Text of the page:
Bubba Life


By: Nick Honachefsky

Without a doubt, tarpon can make or break an angler’s dream. With rip roaring runs and line-snapping head shakes, the monster fish can humble any angler on the water. Captain Rick Stanczyk of Bud N’ Mary’s in Islamorada makes a living showing fishermen how to battle the beasts properly. We got some of his insights into landing a tarpon of your dreams. Here are his top tips:

“Tarpon have notoriously thick bony mouths so hooking the fish is of paramount importance,” says Stanczyk. He Uses Owner 5/0 to 7/0 SSW hooks- the bigger hooks are used when live baiting with mullet and smaller hooks for chunk baits. “You need a good solid hookset first on the take, then when he feels he’s on, you need to set the hook again strong and hard, but no more after that or you’ll get him mad and he’ll fly all over the place and shake the hook. You don’t want to aggravate a tarpon. When he jumps keep your rod tip low and drop it so “the bow to the king” mantra applies. The bow in the line allows for give, its not taut to dislodge the hook or break the leader, especially with braided line where there is no give.”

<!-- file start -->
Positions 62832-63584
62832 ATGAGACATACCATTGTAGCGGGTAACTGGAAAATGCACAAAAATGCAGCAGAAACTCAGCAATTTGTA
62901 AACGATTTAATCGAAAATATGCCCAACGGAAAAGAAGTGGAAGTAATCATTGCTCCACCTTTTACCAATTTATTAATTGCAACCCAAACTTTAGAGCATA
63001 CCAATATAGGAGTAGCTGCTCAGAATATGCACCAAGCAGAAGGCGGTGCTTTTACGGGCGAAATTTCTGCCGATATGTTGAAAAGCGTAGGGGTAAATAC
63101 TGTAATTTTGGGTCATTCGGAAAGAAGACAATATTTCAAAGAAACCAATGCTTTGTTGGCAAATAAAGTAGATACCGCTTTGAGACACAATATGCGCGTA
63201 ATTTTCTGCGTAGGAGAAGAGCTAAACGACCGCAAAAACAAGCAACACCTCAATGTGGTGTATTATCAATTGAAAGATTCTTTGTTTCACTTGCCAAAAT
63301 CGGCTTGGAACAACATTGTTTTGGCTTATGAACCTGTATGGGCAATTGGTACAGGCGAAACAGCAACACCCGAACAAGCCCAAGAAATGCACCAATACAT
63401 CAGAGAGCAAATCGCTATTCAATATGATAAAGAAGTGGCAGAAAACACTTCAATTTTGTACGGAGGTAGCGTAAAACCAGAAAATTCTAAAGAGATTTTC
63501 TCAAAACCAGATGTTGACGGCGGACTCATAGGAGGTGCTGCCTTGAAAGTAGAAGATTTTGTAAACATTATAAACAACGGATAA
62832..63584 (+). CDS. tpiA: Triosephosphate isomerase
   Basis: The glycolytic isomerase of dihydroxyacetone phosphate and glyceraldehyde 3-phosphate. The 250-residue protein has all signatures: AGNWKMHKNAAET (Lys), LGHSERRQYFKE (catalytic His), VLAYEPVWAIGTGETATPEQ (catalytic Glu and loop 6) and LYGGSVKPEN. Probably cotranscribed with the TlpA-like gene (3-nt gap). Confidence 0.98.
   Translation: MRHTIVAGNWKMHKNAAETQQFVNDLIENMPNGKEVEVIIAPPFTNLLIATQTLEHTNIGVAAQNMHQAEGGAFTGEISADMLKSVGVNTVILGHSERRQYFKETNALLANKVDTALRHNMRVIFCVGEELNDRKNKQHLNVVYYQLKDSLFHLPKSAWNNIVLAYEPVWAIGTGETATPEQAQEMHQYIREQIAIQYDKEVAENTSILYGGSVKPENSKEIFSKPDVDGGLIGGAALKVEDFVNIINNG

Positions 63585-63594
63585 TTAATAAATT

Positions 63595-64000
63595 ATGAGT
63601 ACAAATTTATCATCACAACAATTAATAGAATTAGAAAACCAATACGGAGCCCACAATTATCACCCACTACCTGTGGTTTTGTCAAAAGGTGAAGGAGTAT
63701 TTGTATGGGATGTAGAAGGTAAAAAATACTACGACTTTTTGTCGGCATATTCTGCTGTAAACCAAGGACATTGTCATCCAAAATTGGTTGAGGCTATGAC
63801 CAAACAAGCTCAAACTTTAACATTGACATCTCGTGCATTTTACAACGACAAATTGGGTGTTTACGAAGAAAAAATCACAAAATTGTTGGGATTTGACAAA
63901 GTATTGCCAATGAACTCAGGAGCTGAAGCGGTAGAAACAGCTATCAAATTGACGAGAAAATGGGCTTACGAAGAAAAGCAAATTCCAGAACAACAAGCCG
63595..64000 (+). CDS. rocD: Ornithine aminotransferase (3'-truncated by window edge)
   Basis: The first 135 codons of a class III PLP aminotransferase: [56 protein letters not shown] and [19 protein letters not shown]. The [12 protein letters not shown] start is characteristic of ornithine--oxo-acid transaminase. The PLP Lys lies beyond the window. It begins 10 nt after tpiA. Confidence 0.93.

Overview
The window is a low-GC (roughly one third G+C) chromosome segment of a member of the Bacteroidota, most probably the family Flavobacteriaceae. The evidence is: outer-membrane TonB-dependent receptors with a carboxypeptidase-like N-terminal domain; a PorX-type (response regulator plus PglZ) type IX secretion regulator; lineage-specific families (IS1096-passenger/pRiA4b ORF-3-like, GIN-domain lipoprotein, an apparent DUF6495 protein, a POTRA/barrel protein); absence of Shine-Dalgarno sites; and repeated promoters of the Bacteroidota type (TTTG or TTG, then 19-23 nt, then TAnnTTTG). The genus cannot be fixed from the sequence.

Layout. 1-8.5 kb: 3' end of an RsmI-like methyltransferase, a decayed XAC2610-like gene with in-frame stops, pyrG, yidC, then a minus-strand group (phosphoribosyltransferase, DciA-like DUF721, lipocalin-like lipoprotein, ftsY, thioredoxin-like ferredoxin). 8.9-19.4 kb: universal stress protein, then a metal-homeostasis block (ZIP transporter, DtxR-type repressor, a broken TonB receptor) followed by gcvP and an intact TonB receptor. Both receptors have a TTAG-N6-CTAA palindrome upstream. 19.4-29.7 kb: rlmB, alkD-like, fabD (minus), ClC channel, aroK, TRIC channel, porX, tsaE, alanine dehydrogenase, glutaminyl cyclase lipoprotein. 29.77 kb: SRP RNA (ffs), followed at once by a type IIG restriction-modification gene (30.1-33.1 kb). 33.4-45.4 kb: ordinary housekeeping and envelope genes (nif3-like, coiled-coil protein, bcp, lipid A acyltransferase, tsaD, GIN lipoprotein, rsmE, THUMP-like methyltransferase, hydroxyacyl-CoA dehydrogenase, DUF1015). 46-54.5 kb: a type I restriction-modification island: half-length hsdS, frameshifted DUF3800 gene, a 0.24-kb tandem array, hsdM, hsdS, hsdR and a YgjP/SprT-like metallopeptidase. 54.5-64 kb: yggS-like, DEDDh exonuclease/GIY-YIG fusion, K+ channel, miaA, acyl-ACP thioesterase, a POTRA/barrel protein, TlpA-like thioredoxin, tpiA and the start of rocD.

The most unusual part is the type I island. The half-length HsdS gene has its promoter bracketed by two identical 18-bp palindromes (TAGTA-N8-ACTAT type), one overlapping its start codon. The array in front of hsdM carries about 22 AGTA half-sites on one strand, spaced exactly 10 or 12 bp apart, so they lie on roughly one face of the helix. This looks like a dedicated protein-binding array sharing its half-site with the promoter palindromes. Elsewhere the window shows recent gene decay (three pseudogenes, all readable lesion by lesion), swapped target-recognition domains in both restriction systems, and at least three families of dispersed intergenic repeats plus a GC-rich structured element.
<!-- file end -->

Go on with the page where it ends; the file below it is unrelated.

“Usually I fish for tarpon during the daylight hours. I also avoid the full moons as I am mainly day fishing there’s a lot of current and the water can get a bit dirty, so plan around fishing the waxing or waning moons for tarpon.” Stanczyk uses 60 to 80 pound fluorocarbon leader with a float and usually live mullet or crabs as bait. He sets the float out about 70 to 80 feet from the boat. “I like when people hold the rod in their hand to get that rush and feel the fish hit. I’ll adapt and just freeline baits take the floats off if that’s not working well to get bites. If the water is off color or dirty, we can go to 100-pound mono leader. Fish around bridges and where current flow is rushing to push and funnel the bait out or in. It’s a little bit easier fishing at night for tarpon as there is less light and they are not as wary to jump on a presentation.”

“You have to be careful as tarpon are big and strong at boatside and many people panic and lose the fish then. Guide them to the boat, let the captain leader the fish.” Best equipment for landing tarpon is a pair of BUBBA Ultimate fishing gloves and when at boatside, then avoid the thrashing around and use a BUBBA Hook Extractor or pair of BUBBA 8.5-inch fishing pliers to release the fish. “If we need a quick release or the hook is buried, we break the leader at the hook and let them go in the water, not to bring them on the boat,” adds Stancyzk. Check out Rick on Instagram @richardstanczyk